EVANSTON — A blown lead or a blowout.
You either get one or the other as a fan of Northwestern men’s basketball (6-17, 1-12 B1G) these days, and Wednesday night’s game against Michigan (15-9, 6-7) was the latter.
Despite the progress shown by select younger players throughout the season and the frequent assurances from coaches and players that “this team is better than its record shows,” the Wildcats got stomped 79-54 on their own floor by a team that is below .500 in conference play. All of the bad that has plagued NU during this pitiful stretch reared its head yet again against the Wolverines. Only this time, very little of the good came with it.
At this point, it’s difficult to come up with a coherent, original take on a team that’s managed just one win in its last 14 games. Between coach Chris Collins’ penchant to mutter the same exact phrases at every postgame press conference - “you have to give credit to ___________ tonight” or “remember, this is a young team” or “it just wasn’t our night tonight” - and the team’s all-too-predictable habit of forgetting how to play offense at certain points in games, there just really isn’t much fodder for new material on the subject.
Let’s call it what it is: this is a bad basketball team (with the capacity to masquerade as a solid one at times) that might be good in future years should the team’s coaching match the progression of its players.
So, rather than bore you with yet another piece on how Northwestern will figure it out eventually as a result of its youth, I’d rather take a look at a few things that caught my eye in the ‘Cats’ eighth consecutive loss:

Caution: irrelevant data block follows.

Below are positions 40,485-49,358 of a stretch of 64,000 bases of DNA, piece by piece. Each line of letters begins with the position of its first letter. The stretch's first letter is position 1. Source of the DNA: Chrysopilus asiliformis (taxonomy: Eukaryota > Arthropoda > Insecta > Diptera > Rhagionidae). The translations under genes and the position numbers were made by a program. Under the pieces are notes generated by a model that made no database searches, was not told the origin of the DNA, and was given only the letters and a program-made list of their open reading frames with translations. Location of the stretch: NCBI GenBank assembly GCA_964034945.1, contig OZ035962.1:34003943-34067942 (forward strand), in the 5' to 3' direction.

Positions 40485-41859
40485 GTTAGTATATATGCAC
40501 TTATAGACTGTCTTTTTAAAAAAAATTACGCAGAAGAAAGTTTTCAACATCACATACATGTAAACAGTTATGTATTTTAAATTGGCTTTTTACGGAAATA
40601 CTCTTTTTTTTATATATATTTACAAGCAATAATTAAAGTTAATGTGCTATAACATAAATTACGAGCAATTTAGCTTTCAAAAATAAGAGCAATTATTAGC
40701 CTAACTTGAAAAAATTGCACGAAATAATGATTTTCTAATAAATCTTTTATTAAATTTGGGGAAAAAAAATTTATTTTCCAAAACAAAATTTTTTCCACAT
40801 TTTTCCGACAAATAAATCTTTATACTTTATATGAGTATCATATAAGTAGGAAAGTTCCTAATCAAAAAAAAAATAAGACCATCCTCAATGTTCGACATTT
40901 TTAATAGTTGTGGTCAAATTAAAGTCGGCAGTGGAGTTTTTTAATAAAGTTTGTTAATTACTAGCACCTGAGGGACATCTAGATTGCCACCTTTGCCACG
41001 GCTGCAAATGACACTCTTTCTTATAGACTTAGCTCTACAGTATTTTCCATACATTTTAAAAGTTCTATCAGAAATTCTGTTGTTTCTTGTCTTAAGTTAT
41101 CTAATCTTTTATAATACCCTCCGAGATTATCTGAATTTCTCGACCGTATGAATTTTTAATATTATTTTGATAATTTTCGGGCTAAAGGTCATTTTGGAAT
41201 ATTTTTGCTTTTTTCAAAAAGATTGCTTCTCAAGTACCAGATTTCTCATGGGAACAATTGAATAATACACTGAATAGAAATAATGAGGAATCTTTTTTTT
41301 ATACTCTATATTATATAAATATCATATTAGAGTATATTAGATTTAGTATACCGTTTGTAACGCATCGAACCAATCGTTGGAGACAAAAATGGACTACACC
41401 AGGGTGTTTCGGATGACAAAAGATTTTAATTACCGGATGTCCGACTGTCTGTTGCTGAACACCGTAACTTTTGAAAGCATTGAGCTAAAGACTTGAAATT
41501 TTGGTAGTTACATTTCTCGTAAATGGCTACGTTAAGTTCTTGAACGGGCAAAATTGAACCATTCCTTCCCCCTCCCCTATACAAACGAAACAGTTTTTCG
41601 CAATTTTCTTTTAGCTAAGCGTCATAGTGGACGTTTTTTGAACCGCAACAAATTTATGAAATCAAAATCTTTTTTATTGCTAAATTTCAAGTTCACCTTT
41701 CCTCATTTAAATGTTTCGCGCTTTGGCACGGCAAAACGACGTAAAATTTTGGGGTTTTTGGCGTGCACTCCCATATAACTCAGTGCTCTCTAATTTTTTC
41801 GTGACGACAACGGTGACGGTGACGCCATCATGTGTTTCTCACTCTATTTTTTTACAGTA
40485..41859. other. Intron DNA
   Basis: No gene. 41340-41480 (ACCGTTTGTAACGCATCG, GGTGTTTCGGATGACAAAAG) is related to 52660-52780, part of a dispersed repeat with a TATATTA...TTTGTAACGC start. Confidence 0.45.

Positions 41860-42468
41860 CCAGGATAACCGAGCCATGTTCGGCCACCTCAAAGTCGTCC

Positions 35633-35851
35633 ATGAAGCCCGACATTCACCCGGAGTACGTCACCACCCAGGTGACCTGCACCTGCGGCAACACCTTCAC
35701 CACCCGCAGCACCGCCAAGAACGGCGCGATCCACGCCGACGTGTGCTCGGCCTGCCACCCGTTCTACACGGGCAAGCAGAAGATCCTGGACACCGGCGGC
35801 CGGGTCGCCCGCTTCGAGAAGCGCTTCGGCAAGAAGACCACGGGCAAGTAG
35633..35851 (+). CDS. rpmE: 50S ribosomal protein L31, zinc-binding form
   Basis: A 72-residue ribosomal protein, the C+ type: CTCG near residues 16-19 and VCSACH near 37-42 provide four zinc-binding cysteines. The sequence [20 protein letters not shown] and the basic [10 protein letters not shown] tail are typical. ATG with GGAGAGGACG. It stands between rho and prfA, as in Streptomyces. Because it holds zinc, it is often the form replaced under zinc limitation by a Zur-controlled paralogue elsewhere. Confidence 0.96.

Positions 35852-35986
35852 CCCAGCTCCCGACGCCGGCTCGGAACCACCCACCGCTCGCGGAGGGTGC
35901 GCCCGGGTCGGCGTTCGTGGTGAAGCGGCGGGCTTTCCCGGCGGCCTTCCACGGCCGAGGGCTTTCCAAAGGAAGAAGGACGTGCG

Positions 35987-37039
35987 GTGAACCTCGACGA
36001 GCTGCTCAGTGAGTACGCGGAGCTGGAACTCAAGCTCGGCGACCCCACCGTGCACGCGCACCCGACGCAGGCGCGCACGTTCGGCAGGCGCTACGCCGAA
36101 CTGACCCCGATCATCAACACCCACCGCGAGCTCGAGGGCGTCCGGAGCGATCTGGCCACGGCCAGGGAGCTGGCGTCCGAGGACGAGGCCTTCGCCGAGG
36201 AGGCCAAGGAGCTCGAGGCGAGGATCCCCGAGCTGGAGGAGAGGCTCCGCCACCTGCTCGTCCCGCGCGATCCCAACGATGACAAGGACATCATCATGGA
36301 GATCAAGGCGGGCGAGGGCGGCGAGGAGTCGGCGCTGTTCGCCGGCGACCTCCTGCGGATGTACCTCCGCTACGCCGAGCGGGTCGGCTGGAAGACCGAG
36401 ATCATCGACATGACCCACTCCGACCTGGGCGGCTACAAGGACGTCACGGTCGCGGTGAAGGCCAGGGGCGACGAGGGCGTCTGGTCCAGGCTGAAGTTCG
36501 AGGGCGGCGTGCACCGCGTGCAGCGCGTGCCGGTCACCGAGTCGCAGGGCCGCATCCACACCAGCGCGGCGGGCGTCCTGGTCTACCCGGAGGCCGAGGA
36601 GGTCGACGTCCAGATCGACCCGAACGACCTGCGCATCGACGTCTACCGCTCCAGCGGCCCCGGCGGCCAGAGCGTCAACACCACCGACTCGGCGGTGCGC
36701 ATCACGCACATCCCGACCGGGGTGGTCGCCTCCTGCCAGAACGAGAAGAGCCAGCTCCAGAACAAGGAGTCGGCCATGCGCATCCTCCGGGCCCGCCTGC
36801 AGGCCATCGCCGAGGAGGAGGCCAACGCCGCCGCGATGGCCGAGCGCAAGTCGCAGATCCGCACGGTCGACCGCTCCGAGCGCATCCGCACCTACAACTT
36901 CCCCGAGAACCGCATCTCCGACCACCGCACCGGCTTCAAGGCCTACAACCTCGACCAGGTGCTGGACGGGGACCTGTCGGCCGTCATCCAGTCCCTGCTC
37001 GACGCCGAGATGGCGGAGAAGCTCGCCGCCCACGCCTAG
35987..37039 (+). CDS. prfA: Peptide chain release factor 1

0-11 from the field
That’s how Michigan started the night, and yet the Wolverines still ran into the locker room at halftime with a 15 point lead.
While NU’s defense was stout to begin the game and Ryan Young was cleaning the glass consistently, Michigan’s abysmal shooting performance out of the gates didn’t exactly translate to much of a deficit on the scoreboard.
“To start the game, I think we got them to miss their first 11 shots,” Collins said. “They were 0-for-11, and we were only up 4-0. That’s when I knew, because they’re such an explosive offensive team, us not being able to get that separation early came back to haunt us.”
Four points. That’s how much of a lead the Cats were able to capture after forcing 11 straight misses to open the game. 11! Of course that is going to cost you.
While Collins seemed to chalk most of this up to his team looking “a little bit tired tonight,” the ineptitude of the team’s offensive sets should not go without blame. An abundance of early-shot clock misses, aimless dribbling around the perimeter and stagnant half-court sets made NU’s offense an eyesore.
When Boo Buie and Miller Kopp can’t get their shots to fall (they went a combined 1-9 in the first half), things aren’t likely to be pretty. And after all, few teams, especially those in Northwestern’s circumstances, can survive woeful shooting performances from their best scorers.
But decidedly more blame should be assigned to the Wildcat coaching staff. Far too often, it looked as though NU had no offensive plan. There certainly seemed to be a lot of the stand-around-and-let-Pat-Spencer-make-something-happen approach that has cost the team dearly in recent close losses, and when that wasn’t happening, someone else was chucking up a contested three — often early in the possession. Heck, Northwestern scored just five points in the final eight minutes of the first half.